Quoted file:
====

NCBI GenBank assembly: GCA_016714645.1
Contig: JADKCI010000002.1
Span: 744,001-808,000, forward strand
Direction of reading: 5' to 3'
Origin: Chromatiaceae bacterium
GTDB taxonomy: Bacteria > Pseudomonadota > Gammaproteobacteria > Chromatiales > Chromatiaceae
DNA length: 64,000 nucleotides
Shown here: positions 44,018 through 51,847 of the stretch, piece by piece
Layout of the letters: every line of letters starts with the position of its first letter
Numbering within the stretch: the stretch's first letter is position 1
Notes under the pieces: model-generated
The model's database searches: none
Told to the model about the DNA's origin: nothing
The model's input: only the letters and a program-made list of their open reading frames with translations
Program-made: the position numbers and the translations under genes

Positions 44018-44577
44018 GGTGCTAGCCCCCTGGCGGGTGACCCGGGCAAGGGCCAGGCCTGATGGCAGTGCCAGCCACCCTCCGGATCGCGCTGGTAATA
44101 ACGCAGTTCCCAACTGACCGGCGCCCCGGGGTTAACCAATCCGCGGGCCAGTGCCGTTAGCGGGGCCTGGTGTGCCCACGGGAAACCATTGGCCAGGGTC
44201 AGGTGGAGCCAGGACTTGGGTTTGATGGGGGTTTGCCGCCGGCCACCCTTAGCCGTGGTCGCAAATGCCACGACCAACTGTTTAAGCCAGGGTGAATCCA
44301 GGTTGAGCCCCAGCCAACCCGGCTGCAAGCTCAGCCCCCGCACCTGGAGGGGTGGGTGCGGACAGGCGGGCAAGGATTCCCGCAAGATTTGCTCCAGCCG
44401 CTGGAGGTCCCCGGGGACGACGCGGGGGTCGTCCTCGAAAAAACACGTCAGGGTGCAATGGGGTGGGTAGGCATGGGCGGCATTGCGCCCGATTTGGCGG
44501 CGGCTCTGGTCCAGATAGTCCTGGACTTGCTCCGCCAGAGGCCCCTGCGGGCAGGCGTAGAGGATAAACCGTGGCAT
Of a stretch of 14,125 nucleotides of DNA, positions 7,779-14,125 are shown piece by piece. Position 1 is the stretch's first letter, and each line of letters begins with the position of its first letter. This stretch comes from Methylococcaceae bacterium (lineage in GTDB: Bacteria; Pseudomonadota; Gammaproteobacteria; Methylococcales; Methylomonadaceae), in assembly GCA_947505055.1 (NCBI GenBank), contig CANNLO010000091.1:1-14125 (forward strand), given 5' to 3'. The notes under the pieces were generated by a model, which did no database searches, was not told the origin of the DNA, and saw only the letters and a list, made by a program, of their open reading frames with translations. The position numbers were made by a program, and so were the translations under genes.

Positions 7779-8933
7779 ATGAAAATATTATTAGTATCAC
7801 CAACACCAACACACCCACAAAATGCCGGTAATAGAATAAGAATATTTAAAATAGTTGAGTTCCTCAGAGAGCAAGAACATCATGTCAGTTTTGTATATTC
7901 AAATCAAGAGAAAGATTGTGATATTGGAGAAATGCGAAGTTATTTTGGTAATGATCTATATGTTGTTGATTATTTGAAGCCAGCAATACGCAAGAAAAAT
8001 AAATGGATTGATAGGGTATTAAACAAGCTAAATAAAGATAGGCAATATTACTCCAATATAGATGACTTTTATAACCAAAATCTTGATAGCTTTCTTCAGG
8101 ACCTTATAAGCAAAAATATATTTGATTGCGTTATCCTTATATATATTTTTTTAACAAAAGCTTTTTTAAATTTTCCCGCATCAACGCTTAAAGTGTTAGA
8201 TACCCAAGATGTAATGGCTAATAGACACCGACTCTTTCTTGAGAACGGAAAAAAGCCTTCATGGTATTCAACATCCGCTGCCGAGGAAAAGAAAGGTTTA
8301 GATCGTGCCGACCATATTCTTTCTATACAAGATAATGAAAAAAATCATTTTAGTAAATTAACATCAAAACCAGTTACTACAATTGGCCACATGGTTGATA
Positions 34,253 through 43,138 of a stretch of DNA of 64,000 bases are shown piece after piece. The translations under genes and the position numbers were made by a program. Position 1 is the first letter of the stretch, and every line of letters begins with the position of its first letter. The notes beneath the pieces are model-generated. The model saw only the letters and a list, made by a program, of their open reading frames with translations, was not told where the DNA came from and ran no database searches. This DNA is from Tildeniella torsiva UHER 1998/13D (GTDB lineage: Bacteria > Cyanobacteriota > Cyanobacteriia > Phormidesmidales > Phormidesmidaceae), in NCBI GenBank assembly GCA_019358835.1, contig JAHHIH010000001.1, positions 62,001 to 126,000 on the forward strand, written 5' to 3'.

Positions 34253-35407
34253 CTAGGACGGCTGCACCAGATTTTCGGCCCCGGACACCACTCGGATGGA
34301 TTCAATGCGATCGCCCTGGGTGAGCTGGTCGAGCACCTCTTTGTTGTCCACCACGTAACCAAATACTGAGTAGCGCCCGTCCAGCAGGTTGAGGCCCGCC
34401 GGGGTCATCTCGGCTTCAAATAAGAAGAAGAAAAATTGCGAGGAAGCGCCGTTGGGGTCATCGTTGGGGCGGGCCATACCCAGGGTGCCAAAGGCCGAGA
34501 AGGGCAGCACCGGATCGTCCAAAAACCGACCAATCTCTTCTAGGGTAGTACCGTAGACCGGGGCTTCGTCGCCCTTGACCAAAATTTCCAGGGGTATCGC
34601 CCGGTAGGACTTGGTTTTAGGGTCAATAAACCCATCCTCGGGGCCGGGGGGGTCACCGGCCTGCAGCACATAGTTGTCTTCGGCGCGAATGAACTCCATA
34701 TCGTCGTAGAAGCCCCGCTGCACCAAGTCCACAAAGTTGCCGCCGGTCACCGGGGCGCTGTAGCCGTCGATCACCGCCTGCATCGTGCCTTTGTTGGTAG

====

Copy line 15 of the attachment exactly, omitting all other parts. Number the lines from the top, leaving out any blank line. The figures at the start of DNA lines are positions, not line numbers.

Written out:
Program-made: the position numbers and the translations under genes